Tuesday, September 13, 2011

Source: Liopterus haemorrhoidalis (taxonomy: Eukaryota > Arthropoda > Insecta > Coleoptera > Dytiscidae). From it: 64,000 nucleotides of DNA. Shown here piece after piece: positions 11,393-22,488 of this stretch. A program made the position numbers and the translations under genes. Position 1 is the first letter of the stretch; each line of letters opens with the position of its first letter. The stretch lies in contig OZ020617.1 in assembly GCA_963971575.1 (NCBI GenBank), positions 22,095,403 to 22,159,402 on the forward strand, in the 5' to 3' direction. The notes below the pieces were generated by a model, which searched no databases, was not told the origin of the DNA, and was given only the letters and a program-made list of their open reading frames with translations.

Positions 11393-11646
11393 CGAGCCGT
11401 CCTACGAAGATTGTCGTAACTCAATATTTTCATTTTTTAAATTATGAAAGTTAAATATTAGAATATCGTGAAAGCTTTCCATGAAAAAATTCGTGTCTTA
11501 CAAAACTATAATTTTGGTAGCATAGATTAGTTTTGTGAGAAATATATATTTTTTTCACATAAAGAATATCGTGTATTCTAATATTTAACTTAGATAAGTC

Marion Cotillard, Matt Damon, Laurence Fishburne, Jude Law, Kate Winslet, Elliot Gould, Sanaa Lathan, and Jennifer Ehle all contend with a mysterious global virus in "Traffic" director Steven Soderbergh's nimble global disease thriller "Contagion" (*** out of ****) that Gwyneth Paltrow precipitates. Mind you, "Contagion" is nothing like director Wolfgang Petersen's germ warfare thriller "Outbreak"(1995) with Dustin Hoffman. Soderbergh and "Bourne Ultimatum" scribe Scott Z. Brown maintain an impersonal rather than a glamorous tone as this international medical procedural maps the spread of a pandemic which can kill an individual in three days. Researchers christen the virus, MEV-1, and stare in horror as the virus wraps its lethal tentacles around the globe, killing one in every four people and terrifying everybody else. Not long after the viral outbreak, people become leery of mingling in public. The policemen and hospital workers strike. Society and the rules which govern it collapse, and pandemonium engulfs everyone. Indeed, Soderbergh has assembled an impressive celebrity cast, but limits their presence throughout the matter-of-fact 105 minutes so nobody stands out like in his "Ocean's" franchise. The characters belong to one of three groups: first, the field agents who encounter the disease first hand; second, those behind the scenes who struggle to develop a vaccine; and the administrators who must control the hysteria. Unfortunately, despite his admiral efforts to give "Contagion” a documentary flavor like the classic 1965 "Battle of Algiers," Soderbergh sacrifices the usual Hollywood heroics which would make the action appear charismatic. Doctors and researchers disobey their superiors and take chances that they are ordered not to take. Predictably, mankind survives but the pandemic takes the world to the brink. Watching "Contagion" is like watching the anatomy of a disaster on Public Television. You will exit “Contagion” knowing that you touch your face 2-thousand times a day. When you aren’t touching your face, you are touching something else or somebody else who may be infected with germs. Inevitably, as liberal-minded as Soderbergh is, "Contagion" boils down to a cautionary yarn about tampering with Mother Nature. While the Asians play a major role in the virus, the virus come about as the result of an American corporation that destroys the wilderness with no thought about the consequences. You might not want to dine out at an Asian restaurant after you watch this atmospheric thriller.